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Improved topology prediction using the terminal hydrophobic helices rule
Stockholm University, Faculty of Science, Department of Biochemistry and Biophysics.
Stockholm University, Faculty of Science, Department of Biochemistry and Biophysics.
Stockholm University, Faculty of Science, Department of Biochemistry and Biophysics.
Stockholm University, Faculty of Science, Department of Biochemistry and Biophysics.
2016 (English)In: Bioinformatics, ISSN 1367-4803, E-ISSN 1367-4811, Vol. 32, no 8, 1158-1162 p.Article in journal (Refereed) Published
Abstract [en]

Motivation: The translocon recognizes sufficiently hydrophobic regions of a protein and inserts them into the membrane. Computational methods try to determine what hydrophobic regions are recognized by the translocon. Although these predictions are quite accurate, many methods still fail to distinguish marginally hydrophobic transmembrane (TM) helices and equally hydrophobic regions in soluble protein domains. In vivo, this problem is most likely avoided by targeting of the TM-proteins, so that non-TM proteins never see the translocon. Proteins are targeted to the translocon by an N-terminal signal peptide. The targeting is also aided by the fact that the N-terminal helix is more hydrophobic than other TM-helices. In addition, we also recently found that the C-terminal helix is more hydrophobic than central helices. This information has not been used in earlier topology predictors.

Results: Here, we use the fact that the N- and C-terminal helices are more hydrophobic to develop a new version of the first-principle-based topology predictor, SCAMPI. The new predictor has two main advantages; first, it can be used to efficiently separate membrane and non-membrane proteins directly without the use of an extra prefilter, and second it shows improved performance for predicting the topology of membrane proteins that contain large non-membrane domains.

Availability and implementation: The predictor, a web server and all datasets are available at http://scampi.bioinfo.se/.

Place, publisher, year, edition, pages
2016. Vol. 32, no 8, 1158-1162 p.
National Category
Bioinformatics (Computational Biology)
Research subject
Biochemistry
Identifiers
URN: urn:nbn:se:su:diva-129060DOI: 10.1093/bioinformatics/btv709ISI: 000374476800006OAI: oai:DiVA.org:su-129060DiVA: diva2:919412
Available from: 2016-04-13 Created: 2016-04-13 Last updated: 2016-06-07Bibliographically approved
In thesis
1. Topology Prediction of α-Helical Transmembrane Proteins
Open this publication in new window or tab >>Topology Prediction of α-Helical Transmembrane Proteins
2016 (English)Doctoral thesis, comprehensive summary (Other academic)
Abstract [en]

Membrane proteins fulfil a number of tasks in cells, including signalling, cell-cell interaction, and the transportation of molecules. The prominence of these tasks makes membrane proteins an important target for clinical drugs. Because of the decreasing price of sequencing, the number of sequences known is increasing at such a rate that manual annotations cannot compete. Here, topology prediction is a way to provide additional information. It predicts the location and number of transmembrane helices in the protein and the orientation inside the membrane. An important factor to detect transmembrane helices is their hydrophobicity, which can be calculated using dedicated scales. In the first paper, we studied the difference between several hydrophobicity scales and evaluated their performance. We showed that while they appear to be similar, their performance for topology prediction differs significantly. The better performing scales appear to measure the probability of amino acids to be within a transmembrane helix, instead of just being located in a hydrophobic environment.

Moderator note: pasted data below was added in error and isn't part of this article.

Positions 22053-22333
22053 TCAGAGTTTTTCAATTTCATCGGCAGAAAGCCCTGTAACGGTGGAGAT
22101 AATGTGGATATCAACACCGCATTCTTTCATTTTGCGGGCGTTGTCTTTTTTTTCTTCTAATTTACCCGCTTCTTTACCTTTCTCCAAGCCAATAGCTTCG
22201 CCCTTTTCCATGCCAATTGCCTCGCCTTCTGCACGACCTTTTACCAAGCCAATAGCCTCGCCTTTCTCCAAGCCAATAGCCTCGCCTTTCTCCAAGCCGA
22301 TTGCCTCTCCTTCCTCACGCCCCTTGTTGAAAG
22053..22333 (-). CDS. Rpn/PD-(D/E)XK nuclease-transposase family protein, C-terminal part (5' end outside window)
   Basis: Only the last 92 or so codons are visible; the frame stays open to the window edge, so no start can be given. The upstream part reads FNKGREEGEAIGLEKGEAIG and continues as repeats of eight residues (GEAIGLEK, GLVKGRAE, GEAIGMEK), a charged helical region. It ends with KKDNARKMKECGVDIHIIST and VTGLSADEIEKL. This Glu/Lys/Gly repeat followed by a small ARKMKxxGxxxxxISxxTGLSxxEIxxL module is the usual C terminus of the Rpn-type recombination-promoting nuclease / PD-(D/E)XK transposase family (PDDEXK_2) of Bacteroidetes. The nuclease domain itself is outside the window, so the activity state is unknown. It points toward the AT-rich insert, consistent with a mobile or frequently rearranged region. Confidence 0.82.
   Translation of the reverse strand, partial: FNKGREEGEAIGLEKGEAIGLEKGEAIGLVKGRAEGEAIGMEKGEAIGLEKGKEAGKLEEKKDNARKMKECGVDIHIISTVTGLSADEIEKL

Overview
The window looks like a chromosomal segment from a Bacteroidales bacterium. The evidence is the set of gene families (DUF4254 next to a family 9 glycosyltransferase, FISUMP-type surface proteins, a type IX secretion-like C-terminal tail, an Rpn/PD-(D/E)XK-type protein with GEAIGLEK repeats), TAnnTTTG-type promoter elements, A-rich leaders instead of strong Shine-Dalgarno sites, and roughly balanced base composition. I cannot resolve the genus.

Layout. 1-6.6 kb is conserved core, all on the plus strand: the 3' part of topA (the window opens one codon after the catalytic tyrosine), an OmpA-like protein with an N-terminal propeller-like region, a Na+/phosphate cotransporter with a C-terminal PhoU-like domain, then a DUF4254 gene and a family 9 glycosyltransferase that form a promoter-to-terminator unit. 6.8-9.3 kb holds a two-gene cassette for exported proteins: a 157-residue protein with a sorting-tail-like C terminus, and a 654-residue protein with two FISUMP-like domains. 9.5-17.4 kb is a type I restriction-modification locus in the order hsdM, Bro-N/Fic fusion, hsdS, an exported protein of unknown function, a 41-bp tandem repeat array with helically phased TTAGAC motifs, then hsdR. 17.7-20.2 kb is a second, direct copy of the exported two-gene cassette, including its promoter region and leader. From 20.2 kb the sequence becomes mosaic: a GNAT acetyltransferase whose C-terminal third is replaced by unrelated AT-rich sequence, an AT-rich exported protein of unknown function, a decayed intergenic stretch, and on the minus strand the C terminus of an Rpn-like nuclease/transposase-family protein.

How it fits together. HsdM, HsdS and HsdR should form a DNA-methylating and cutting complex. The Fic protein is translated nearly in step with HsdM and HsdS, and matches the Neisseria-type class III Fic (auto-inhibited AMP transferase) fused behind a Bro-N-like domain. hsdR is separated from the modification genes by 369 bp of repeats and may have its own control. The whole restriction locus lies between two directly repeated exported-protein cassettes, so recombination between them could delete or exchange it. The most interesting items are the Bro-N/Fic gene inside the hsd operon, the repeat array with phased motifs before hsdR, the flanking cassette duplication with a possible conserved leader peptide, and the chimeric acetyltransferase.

Around 20% of the transmembrane helices are too hydrophilic to explain their insertion with hydrophobicity alone. These are referred to as marginally hydrophobic helices. In the second paper, we studied three of these helices experimentally and performed an analysis on membrane proteins. The experiments show that for all three helices positive charges on the N-terminal side of the subsequent helix are important to insert, but only two need the subsequent helix. Additionally, the analysis shows that not only the N-terminal helices are more hydrophobic, but also the C-terminal transmembrane helices.

In Paper III, the finding from the second paper was used to improve the topology prediction. By extending our hidden Markov model with N- and C-terminal helix states, we were able to set stricter cut-offs. This improved the general topology prediction and in particular miss-prediction in large N- and C-terminal domains, as well the separation between transmembrane and non-transmembrane proteins.

Lastly, we contribute several new features to our consensus topology predictor, TOPCONS. We added states for the detection of signal peptides to its hidden Markov model and thus reduce the over-prediction of transmembrane helices. With a new method for the generation of profile files, it is possible to increase the size of the database used to find homologous proteins and decrease the running time by 75%.

Place, publisher, year, edition, pages
Stockholm: Department of Biochemistry and Biophysics, Stockholm University, 2016. 46 p.
National Category
Bioinformatics (Computational Biology)
Research subject
Biochemistry
Identifiers
urn:nbn:se:su:diva-129061 (URN)
Public defence
2016-06-03, Magnélisalen, Kemiska övningslaboratoriet, Svante Arrhenius väg 16 B, Stockholm, 10:00 (English)
Opponent
Supervisors
Available from: 2016-05-11 Created: 2016-04-13 Last updated: 2016-04-28Bibliographically approved

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Peters, ChristophTsirigos, Kostantionos D.Shu, NanjiangElofsson, Arne
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